Transit by Anna Seghers is a story worthy of Kafka. As a matter of fact in his introduction Peter Conrad compares The Castle's Joseph K to the refugees trying to get out of Europe in advance of the Nazi invasion. "Not for the last time, modern life had turned into the enactment of a Kafka novel: Seghers and countless others were like Kafka's Joseph K trying to get his credentials as a land surveyor recognized by officials in the impenetrable castle." Seghers was born into an upper-middle-class Jewish family in Germany where she received a doctorate in Art History from the distinguished University of Heidelberg before moving to France in 1933. She had to flee in 1940 with her husband and children finally settling in Mexico, and like her characters in Transit had to make the journey by way of Marseille no doubt experiencing the same endless rounds of visits to officials trying to get her papers in order to leave.
It's sometimes hard to imagine (though little of what she writes in her story is surprising) the world as it was in 1940. Today communication is instantaneous. You can read about a revolution half a world away the moment it occurs, and not just hear about it but see it. Nothing short of a catastrophe separates two people who are in contact no matter how far the distance. But imagine Europe at the start of the war as people must leave their homes and livelihoods behind and begin a vast migration crossing borders, countries and oceans. To lose contact with someone might be devastating and permanent. The world Seghers writes about it both disorienting and harrowing. There is such an overwhelming feeling of dislocation, a sense of urgency and a fear that perhaps the next ship will be the last and you will not be on it, having not obtained the correct visas and travel permits. Maybe worse is the feeling of boredom and misery for the endless waiting and the uncertainties attached to the process.
Transit reads almost like a thriller, though strangely it is not overtly political. What happens in the book occurs in an endless limbo and while the stories of the characters are personal, not a lot of detail is provided about their past histories. It's the here and now as lived by average people that is related. The unnamed narrator, a man who escapes first from a German concentration camp and then later a French detention camp takes on not one but two different identities mostly by chance and whim. "My own name never entered the picture" he tells the reader (essentially he is telling the story to the reader, though it is via other refugees in his daily café visits. As he sits and waits in the port city of Marseille, trying to get his necessary papers and deciding just what he wants to do, he tells his story, in many ways the same story as countless others who have flooded the city.
After the narrator escapes from Germany without any identity papers, his journey will take him five days walking, he ends up in Paris in search of old friends. There he agrees to carry a letter and suitcase to the widow of a writer named Weidel who is living in Marseille. It seems a small thing, but will cause him quite a lot of trouble and create a tangled web of misunderstandings. Along the way he adopts, too, the identity of another refugee named Seidler to add to the confusion.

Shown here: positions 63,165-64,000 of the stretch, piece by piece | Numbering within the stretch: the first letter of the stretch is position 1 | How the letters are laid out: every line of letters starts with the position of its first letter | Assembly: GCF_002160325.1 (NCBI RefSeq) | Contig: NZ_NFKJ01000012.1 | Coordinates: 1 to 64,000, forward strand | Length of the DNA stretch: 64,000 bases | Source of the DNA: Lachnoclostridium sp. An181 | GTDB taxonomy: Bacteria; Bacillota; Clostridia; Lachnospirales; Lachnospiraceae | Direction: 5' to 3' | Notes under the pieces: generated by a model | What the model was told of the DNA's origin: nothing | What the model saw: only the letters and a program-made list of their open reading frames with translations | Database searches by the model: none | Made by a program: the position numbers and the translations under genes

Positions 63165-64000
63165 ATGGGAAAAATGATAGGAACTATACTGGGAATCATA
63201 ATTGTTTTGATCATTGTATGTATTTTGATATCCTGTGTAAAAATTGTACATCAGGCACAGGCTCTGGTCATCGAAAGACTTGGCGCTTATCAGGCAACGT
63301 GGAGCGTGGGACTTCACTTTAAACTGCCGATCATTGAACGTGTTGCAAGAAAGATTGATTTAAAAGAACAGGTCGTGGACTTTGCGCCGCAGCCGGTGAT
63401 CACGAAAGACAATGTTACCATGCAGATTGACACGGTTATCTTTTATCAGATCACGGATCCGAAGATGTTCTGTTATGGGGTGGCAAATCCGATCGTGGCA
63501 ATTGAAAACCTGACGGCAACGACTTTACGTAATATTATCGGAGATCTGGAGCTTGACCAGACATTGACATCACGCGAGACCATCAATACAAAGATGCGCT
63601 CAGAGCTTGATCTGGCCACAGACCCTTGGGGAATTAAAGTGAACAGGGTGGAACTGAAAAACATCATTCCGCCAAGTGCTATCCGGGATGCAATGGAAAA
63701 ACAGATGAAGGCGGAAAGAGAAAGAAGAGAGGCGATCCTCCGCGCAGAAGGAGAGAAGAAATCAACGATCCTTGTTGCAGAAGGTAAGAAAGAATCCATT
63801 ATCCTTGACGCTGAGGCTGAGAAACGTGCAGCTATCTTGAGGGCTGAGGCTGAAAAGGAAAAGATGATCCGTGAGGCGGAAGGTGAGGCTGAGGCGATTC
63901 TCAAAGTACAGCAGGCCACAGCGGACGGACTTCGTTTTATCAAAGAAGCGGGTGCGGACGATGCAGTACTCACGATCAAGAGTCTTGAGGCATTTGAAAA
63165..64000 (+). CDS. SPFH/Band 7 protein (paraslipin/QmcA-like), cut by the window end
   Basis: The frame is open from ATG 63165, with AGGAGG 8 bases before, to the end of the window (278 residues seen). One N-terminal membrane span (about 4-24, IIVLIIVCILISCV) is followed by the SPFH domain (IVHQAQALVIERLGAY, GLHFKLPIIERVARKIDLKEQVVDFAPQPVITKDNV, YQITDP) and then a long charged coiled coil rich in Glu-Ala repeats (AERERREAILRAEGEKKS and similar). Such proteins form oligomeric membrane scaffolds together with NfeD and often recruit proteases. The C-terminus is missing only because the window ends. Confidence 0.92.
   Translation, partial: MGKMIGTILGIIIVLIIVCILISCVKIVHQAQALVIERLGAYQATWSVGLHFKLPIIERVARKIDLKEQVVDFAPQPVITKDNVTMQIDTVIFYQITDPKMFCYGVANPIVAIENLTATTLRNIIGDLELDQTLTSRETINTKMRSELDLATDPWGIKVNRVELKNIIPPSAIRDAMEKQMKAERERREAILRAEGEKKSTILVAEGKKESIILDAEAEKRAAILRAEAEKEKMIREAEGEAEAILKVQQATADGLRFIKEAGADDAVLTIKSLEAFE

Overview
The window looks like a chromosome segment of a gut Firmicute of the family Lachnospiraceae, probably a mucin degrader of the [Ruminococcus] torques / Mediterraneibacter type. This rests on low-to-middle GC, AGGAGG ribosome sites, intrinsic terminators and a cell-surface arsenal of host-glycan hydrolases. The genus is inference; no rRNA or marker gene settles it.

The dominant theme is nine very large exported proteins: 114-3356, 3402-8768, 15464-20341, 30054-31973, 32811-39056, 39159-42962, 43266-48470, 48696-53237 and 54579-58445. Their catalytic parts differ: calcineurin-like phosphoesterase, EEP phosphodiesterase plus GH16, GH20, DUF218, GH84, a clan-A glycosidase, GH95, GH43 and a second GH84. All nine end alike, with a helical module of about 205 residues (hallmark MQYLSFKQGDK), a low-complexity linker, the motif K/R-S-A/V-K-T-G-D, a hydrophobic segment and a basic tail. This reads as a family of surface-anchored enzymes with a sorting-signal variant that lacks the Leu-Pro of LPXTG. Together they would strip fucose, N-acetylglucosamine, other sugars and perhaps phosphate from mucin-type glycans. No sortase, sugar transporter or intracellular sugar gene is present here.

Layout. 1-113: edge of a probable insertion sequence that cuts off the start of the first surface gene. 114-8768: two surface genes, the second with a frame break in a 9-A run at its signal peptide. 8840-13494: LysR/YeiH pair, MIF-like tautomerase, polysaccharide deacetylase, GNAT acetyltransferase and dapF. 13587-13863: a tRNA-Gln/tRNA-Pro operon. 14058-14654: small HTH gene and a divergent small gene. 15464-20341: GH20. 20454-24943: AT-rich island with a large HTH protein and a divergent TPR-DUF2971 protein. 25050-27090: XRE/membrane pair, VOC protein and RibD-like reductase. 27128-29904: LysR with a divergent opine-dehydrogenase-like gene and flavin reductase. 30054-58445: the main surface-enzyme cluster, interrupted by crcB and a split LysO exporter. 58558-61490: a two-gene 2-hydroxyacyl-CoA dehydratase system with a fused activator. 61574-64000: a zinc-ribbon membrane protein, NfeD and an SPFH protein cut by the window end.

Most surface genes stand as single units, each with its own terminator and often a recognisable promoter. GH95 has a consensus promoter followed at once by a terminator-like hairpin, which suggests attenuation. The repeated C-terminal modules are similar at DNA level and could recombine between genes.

In Marseille he meets and falls for a woman who seems to always be rushing from one café or restaurant to another in search of her husband who she has heard has arrived in the city belatedly. Although Marie has since hooked up with a doctor, she puts off their departure, though she seems always a step behind never arriving in time to see him. And always the doctor waits for Marie, going so far as to give up his departure ticket so they can travel together. The three form a triangle with Seidler/Weidel alternately fearful of being left behind and not wanting to go, but simply remaining in Marseille or the countryside nearby to live despite his fraudulent papers.
The story moves in circles it seems. Always the same problems and the same disappointments, the same missed opportunities. No one is allowed to simply move to Marseille to live during the war. It is now a city of departure. To stay one must have papers showing proper travel credentials from wherever the journey began. To leave one must have transit visa, a ticket on a ship and a visa to enter whatever country is the end destination. Always luck runs out. When one paper or visa is obtained, whatever was already in possession will have expired. Seghers has created an existential nightmare. I would say she has created a cloying and claustrophobic atmosphere, but this is not simply her imagination, a story. It was the reality of the day. She has captured brilliantly the chaos of a world that was collapsing. It is at once a remarkable and absurd story.
All my NYRB subscription books have been excellent and each one so different from the others. Although I have fallen behind in my reading (I think I am now three books behind--and another should arrive in another week or so), I plan on continuing my subscription next year. Next up is Russell Hoban's Turtle Diary, which I hope to begin reading properly this week. I read the introduction a couple of weekend's ago in anticipation for starting but my attention has been elsewhere. Although I am going to continue on with my four main reads, I'll be bringing the Hoban along with me to work as well.
If you want an entirely different look at WWII I highly recommend Transit by Anna Seghers. My own copy is marked up and dog eared and I'm afraid I've barely touched the tip of the iceberg.